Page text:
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Of helicopter blades and korean church plants: how is the church to spend ‘its’ money?

In the left corner we have ‘Korean Southern Baptists’ who according to this article ‘will work to plant 265 more Korean churches in the U.S. within the next five years and increase their Cooperative Program (CP) giving by 250 percent, leaders of the group told Baptist Press at the annual meeting in Houston.’ The purpose of this is to that they can ‘do more work for the Kingdom’ according to ‘newly elected Korean Council President Junsuk “Peter” Hwang’ ‘His goals also include restructuring the group; developing educational curricula written not only in Korean but also from within a Korean context; and developing a network of Korean churches around the world to gather perhaps every five years for global celebration, inspiration and motivation.’ Meanwhile in the right corner, according to this article,  we have ‘Bishop, I.V. Hilliard, a Texas megachurch pastor, whose ‘Aviation Department’ advised him that upgrading the blades on his helicopter would save his church $50,000, recently caused an uproar for asking his congregation to help finance the upgrade with $52 ‘favor seeds.” To gain support for this pressing need, the Bishop recently reportedly ‘sent out a controversial newsletter to his “Friends in Jesus” list, telling them that if they sow a $52 transportation seed toward the upgrade they would receive “breakthrough favor” within 52 days or 52 weeks.’ The issues related to...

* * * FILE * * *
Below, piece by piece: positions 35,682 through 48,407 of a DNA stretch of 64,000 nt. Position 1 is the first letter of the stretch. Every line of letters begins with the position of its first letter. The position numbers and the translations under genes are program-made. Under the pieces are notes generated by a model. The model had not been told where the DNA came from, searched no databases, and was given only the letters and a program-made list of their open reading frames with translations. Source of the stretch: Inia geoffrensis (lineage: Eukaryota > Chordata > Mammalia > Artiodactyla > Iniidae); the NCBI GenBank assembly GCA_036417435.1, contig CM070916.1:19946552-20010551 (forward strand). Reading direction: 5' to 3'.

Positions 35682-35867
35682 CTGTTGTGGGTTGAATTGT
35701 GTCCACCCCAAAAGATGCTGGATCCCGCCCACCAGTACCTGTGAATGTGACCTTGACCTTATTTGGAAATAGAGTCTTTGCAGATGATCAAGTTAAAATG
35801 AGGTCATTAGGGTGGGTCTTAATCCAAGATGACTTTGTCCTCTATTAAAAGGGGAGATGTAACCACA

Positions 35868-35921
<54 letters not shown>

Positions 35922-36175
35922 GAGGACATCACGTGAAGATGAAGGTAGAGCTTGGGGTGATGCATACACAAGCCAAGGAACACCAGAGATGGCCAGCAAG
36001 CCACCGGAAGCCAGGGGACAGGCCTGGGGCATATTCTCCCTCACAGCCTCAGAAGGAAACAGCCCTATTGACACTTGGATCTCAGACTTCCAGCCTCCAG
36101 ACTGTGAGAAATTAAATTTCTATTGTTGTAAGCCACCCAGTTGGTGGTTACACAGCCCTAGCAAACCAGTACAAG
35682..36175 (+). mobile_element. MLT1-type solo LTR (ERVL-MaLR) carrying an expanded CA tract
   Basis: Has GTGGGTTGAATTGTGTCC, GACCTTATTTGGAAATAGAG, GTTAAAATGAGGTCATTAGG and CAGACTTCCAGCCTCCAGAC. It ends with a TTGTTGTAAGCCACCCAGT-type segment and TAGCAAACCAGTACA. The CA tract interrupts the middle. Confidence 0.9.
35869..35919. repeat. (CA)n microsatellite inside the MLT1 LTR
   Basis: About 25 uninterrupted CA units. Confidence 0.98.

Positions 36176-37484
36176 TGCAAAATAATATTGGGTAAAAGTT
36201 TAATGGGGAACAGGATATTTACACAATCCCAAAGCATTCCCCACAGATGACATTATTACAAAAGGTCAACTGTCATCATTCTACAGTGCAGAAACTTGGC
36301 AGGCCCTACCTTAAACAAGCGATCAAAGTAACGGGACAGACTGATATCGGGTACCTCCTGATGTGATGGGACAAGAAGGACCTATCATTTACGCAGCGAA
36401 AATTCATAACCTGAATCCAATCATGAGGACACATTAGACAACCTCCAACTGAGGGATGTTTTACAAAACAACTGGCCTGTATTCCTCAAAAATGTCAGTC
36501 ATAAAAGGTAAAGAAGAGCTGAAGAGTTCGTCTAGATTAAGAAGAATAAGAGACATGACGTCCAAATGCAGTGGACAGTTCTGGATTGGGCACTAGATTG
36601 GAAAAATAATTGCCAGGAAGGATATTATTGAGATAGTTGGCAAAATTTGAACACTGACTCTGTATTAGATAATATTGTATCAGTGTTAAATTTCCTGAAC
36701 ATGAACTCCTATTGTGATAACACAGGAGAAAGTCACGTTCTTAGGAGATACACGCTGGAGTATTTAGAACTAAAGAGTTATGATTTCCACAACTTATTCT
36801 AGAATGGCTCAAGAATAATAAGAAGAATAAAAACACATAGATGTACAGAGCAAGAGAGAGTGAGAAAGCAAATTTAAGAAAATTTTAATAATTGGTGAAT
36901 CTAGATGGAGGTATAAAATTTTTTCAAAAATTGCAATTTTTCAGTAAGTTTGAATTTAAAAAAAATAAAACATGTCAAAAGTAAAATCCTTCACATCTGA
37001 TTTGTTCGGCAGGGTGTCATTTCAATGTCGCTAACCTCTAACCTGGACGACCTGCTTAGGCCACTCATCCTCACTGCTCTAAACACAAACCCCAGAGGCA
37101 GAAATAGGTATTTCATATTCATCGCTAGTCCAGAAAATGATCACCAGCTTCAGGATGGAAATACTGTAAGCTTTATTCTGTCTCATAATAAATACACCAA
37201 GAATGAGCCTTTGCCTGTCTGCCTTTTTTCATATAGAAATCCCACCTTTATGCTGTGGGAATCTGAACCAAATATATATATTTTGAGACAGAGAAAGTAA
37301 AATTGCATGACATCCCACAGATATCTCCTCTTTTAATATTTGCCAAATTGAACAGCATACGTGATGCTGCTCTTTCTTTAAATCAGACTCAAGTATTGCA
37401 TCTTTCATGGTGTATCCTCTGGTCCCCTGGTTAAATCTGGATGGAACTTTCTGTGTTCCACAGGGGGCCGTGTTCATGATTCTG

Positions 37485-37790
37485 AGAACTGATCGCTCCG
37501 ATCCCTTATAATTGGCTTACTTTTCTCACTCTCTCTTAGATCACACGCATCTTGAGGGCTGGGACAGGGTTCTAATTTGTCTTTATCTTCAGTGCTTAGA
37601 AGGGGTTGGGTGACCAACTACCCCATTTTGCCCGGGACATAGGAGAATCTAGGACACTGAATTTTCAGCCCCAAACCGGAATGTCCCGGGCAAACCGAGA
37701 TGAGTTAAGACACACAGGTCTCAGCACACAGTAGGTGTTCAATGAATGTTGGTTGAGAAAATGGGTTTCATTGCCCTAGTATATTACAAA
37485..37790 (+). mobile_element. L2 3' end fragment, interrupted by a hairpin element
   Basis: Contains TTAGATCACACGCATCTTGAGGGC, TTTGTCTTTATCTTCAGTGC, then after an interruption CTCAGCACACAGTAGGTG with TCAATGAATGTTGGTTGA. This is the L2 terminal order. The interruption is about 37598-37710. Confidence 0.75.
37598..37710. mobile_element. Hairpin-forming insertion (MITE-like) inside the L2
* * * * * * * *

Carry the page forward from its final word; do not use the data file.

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The McBudget, and our distance from poverty

As you have quite well already heard, in response to the recent protests by their workers in favor of a higher wage McDonald’s released a “Practical Money Skills: Budget Journal” for use by their employees. The budget journal has the intended purpose of educating their employees on how to live within the means provided by a normal fast food worker’s wage, and no doubt was also intended to dampen support for the protests by showing that doing so was possible. Despite what side of the political spectrum commentators have been on regarding the protests, one reaction to the budget has been nearly unanimous: it is ridiculously unrealistic. As just some examples – the income side of the equation assumes two jobs that either a) earn significantly more than fast food workers make or b) requires a 70 hour work week, while the expenses side assumes a $20 a month health insurance plan and doesn’t even contain categories for food, clothing, childcare and others. Numerous groups and individuals have pointed out the problem with the budget, from Time magazine to Leonard Pitts Jr. of the Miami Herald, with the latter calling the sample budget “an insult to those living in poverty.” As I reflect on the issues of poverty, one thing that I am constantly reminded of is the distance...